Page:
by Atif Mian & Amir Sufi

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nonsense-the power of not knowingNonsense - The Power of Not Knowing

by Jamie Holmes

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Dataclysm: Who We Are (When We Think No One’s Looking)Dataclysm: Who We Are (When We Think No One’s Looking)

by Shane Snow

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Thinking in Bets: Making Smarter Decisions When You Don't Have All The FactsThe Shifts and the Shocks: What We’ve Learned — and Have Still to Learn from the Financial Crisis

by Martin Wolf

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Accelerating Leadership One Book at a Time

This Month's Featured Read

The Extended Mind: The Power of Thinking Outside the Brain

by Annie Murphy Paul

That’s what we tell ourselves when facing a tricky problem or a difficult project. But a growing body of research indicates that we’ve got it exactly backwards. What we need to do, says acclaimed science writer Annie Murphy Paul, is think outside the brain. A host of “extra-neural” resources—the feelings and movements of our bodies, the physical spaces in which we learn and work, and the minds of those around us— can help us focus more intently, comprehend more deeply, and create more imaginatively. The Extended Mind outlines the research behind this exciting new vision of human ability, exploring the findings of neuroscientists, cognitive scientists, psychologists, and examining the practices of educators, managers, and leaders who are already reaping the benefits of thinking outside the brain. She excavates the untold history of how artists, scientists, and authors—from Jackson Pollock to Jonas Salk to Robert Caro—have used mental extensions to solve problems, make discoveries, and create new works. In the tradition of Howard Gardner’s Frames of Mind or Daniel Goleman’s Emotional Intelligence, The Extended Mind offers a dramatic new view of how our minds work, full of practical advice on how we can all think better.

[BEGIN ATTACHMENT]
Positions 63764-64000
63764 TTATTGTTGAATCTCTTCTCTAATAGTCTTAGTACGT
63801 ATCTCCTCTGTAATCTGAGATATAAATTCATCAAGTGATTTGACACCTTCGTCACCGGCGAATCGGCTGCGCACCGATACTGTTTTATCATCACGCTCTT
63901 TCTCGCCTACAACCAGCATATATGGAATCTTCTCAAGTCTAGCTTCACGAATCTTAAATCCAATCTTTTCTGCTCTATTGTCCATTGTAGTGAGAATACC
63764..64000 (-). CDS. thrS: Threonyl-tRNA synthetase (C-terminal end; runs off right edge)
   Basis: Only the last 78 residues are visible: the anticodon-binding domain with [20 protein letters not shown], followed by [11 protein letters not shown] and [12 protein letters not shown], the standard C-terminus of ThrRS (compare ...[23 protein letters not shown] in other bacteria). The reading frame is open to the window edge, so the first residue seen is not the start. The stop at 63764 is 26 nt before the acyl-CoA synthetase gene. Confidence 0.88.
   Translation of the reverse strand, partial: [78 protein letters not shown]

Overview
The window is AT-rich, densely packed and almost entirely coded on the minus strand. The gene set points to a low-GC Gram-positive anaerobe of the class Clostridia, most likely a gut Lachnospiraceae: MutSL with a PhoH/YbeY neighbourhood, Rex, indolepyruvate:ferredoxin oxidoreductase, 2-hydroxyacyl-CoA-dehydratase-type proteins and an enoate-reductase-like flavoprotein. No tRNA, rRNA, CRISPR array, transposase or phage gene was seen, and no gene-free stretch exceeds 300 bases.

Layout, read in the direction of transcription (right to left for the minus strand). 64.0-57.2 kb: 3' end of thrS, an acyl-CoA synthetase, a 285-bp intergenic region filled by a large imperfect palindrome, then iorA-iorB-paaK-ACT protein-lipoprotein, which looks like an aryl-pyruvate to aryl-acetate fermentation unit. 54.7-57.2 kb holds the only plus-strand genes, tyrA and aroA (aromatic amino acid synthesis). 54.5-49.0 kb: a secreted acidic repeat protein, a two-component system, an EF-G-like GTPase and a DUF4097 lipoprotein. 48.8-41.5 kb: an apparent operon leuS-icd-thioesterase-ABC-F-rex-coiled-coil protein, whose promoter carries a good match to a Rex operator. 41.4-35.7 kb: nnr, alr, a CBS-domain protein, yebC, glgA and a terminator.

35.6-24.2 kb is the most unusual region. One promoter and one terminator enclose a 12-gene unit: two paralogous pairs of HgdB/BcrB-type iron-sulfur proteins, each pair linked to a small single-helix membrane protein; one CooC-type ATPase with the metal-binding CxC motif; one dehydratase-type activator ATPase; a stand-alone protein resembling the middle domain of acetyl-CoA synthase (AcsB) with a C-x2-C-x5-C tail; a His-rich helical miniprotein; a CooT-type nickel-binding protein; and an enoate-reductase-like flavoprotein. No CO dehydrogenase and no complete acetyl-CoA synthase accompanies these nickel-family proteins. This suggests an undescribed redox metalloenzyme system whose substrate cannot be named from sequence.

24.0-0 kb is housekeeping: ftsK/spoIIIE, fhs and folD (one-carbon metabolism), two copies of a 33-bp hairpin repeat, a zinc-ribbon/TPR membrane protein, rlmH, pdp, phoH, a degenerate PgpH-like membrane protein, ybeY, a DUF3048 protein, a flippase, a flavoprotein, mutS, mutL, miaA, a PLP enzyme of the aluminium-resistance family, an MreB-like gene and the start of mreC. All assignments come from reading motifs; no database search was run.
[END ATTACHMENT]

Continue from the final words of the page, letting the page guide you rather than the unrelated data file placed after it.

Humor, Seriously
Available on Amazon

RAC Recommended

Perfectly ConfidentPerfectly Confident

by Don Moore

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Biggest BluffLife is in the Transitions

by Bruce Feiler

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Dare to Lead: Brave Work. Tough Conversations. Whole Hearts.Dare to Lead: Brave Work. Tough Conversations. Whole Hearts.

by Brene Brown

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The Big Nine: How the Tech Titans and Their Thinking Machines Could Warp Humanity

by Amy Webb

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Skin in the Game: Hidden Asymmetries in Daily LifeSkin in the Game: Hidden Asymmetries in Daily Life

by Nassim Taleb

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Thinking in Bets: Making Smarter Decisions When You Don’t Have All the FactsThe Talent Delusion: Why Data, Not Intuition, is the Key to Unlocking Human Potential

by Tomas Chamorro-Premuzic

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“The curse of modernity is that we are increasingly populated by a class of people who are better at explaining than understanding, or better at explaining than doing.”

Skin in the Game: Hidden Asymmetries in Daily Life

“If you want one year of prosperity, grow grain, if you want ten years of prosperity, grow trees, if you want a hundred years of prosperity, grow people. Chinese proverb”

The Talent Delusion: Why Data, Not Intuition, is the Key to Unlocking Human Potential

“In a culture where people judge each other as much by their digital footprints as by their real-life personalities, it’s an act of faith to opt out of sharing your data.”

Dragnet Nation

“Confidence without attitude is most effective when it’s backed up by ability.“

Perfectly Confident

“The mantra is part of a troubling ideology that’s pervasive among the Big Nine: build it first, and ask for forgiveness later.”

The Big Nine: How the Tech Titans and Their Thinking Machines Could Warp Humanity

“The courage to be vulnerable is not about winning or losing, it’s about the courage to show up when you can’t predict or control the outcome.”

Dare to Lead: Brave Work. Tough Conversations. Whole Hearts.
Scaling Up Excellence

by Robert I. Sutton & Huggy Rao

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Show and TellShow and Tell

by Dan Roam

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Zero to One: Notes on Startups, or How to Build the FutureZero to One: Notes on Startups, or How to Build the Future

by Peter Thiel with Blake Masters

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leaders eat lastLeaders Eat Last

by Simon Sinek

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The Humor CodeThe Humor Code

by Peter McGraw and Joel Warner

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Bankable LeaderBankable Leader

by Tasha Eurich